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Denying the ML antecedent

Normally going online and into the li’l echo chamber created by my steady stream of blocks is cozy & comfy because everyone is sane about everything (climate, bodily autonomy, criticizing capitalism, eating plants, etc) and sometimes I even learn new things (like how bad cryptocurrencies are, and yes, they’re super bad).

One recent hot topic where I started out in full agreement because my initial take was also super negative is ML & generated art. But I’m a li’l scared that the steady stream of super bad arguments and outright misinfo will gradually push me into a more pro-ML-stance.

Sorta like how a really bad vegan argument (“we need to go into the jungle and stop all the spiders in there from eating flies! And the flies need voting rights!”) can make some people really crave a burger. Even though there are plenty of actual good arguments for sticking to plants on the plate.

That is such a fallacy. A formal propositional fallacy called denying the antecedent.

It goes like this:

If all those bad anti-ML arguments were legit, ML would would be bad.
Those arguments don’t seem very legit.
It’s fallacious to then conclude that that makes ML good & OK, because there might be other arguments against it that are better.

For me the three main remaining problems with ML are:

  1. Resource usage. Electricity and e-waste has unaccounted for externality costs. “ML wouldn’t be used if it weren’t the best tool for the job, that’s how market works” isn’t true because of these externalities. But this isn’t universally the case. There are cases where using a NN is way more efficient than any other algo, even when factoring in the training, but until energy is rationed it’s easy to accidentally get super wasteful.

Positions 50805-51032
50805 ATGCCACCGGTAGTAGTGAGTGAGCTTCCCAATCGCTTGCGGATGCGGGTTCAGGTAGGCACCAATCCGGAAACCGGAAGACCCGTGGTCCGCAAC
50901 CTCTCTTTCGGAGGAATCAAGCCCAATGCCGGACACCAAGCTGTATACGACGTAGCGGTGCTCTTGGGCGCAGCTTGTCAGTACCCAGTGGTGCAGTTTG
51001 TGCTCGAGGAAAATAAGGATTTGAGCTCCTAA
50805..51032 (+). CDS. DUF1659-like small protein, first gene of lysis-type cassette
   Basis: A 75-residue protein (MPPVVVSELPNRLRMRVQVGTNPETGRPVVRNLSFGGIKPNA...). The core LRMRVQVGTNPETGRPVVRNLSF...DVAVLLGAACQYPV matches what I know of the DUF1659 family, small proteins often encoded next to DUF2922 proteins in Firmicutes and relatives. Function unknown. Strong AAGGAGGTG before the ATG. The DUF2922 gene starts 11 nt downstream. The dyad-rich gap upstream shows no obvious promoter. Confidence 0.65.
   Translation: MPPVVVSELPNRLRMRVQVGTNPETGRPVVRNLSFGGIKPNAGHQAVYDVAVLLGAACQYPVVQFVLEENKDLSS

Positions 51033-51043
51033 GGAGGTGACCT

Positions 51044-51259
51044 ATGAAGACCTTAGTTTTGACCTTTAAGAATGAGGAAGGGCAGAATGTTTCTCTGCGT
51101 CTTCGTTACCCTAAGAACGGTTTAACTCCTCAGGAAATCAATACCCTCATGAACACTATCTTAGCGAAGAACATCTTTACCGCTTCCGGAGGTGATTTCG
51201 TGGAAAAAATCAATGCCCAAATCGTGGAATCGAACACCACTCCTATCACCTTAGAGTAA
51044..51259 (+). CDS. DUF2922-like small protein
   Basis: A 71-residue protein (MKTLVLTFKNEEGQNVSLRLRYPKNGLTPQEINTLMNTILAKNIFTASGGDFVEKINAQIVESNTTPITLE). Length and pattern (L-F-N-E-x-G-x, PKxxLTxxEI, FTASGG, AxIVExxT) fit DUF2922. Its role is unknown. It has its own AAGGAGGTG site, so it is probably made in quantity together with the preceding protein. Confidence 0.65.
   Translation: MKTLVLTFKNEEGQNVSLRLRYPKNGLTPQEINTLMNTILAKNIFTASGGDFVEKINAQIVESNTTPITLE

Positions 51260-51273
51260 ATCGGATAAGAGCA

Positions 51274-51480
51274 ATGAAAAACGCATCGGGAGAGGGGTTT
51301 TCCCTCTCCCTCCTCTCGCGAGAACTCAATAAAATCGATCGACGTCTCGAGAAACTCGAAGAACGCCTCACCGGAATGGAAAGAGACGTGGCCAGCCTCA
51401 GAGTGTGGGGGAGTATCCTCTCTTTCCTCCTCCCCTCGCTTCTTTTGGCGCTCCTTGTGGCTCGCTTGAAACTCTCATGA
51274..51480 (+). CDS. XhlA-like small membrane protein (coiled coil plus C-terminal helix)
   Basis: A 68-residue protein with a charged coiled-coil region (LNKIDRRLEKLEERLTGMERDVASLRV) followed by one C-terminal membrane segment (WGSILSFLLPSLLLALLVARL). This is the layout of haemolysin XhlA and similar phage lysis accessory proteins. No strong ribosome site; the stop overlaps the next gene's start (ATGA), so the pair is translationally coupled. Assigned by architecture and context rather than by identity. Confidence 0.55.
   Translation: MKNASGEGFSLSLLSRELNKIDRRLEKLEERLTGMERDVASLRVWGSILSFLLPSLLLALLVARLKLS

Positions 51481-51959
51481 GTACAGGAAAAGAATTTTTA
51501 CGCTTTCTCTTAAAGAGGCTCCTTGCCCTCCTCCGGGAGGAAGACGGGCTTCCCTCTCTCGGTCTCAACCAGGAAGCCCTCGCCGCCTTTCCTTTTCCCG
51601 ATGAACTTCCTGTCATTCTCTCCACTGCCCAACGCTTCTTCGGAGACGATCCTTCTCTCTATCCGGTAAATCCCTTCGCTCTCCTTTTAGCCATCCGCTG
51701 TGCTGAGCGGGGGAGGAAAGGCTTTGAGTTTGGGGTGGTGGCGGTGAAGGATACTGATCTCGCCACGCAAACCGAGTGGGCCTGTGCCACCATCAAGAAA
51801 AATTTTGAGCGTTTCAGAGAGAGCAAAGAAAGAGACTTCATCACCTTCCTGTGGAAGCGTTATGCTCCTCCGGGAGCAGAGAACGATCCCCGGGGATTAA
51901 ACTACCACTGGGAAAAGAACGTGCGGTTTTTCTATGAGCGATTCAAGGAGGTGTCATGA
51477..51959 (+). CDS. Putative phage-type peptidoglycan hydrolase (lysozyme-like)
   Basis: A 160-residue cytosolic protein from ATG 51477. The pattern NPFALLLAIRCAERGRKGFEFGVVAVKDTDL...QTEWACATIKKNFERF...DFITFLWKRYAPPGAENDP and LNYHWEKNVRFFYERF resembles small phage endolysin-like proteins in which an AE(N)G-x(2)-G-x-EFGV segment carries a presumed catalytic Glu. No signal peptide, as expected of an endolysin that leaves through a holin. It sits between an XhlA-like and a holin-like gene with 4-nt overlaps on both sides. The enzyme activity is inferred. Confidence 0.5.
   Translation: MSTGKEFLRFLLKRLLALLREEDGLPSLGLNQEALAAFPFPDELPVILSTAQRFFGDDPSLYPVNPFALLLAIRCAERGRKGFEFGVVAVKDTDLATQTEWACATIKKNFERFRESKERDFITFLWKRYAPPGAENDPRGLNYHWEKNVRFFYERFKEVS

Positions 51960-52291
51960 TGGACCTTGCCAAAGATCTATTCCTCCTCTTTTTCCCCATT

2. Increasingly concentrated ownership of very powerful means of production. Spinning Jenny squared. This warps political and economic power away from the people and into the hands of the few. Now, models that are open source or runs or can be created or trained locally are counter-arguments to this but there still are some petabyte models out there that’s way beyond what we have in our garages. This is a disaster. We need to fix our economic system. We need to do that with or without ML.

  3. Yes, it does feel a li’l bad that stuff that’s fun to do by hand now can be done by a machine. But painting was (and is) fun yet there still are practical uses for cameras also. Handwriting feels good yet sometimes we use typewriters or even digital text.

For bad arguments, I have an older post about that. The one bad argument I see all the time these days, “the machines can’t be original”, I didn’t originally have in there but I’ve added it now.

Taking some of those other bad arguments to their extreme, we would also have to oppose automatic typesetting like any TeX or word processor does. Even fonts that use automatic interpolation of edges using beziers (i.e. all vector fonts) would be not OK. Only handwritten documents from now on. And of course using a camera is right out.

Maybe that would be a fun world to live in, actually. I’m not making a very good case here. 😅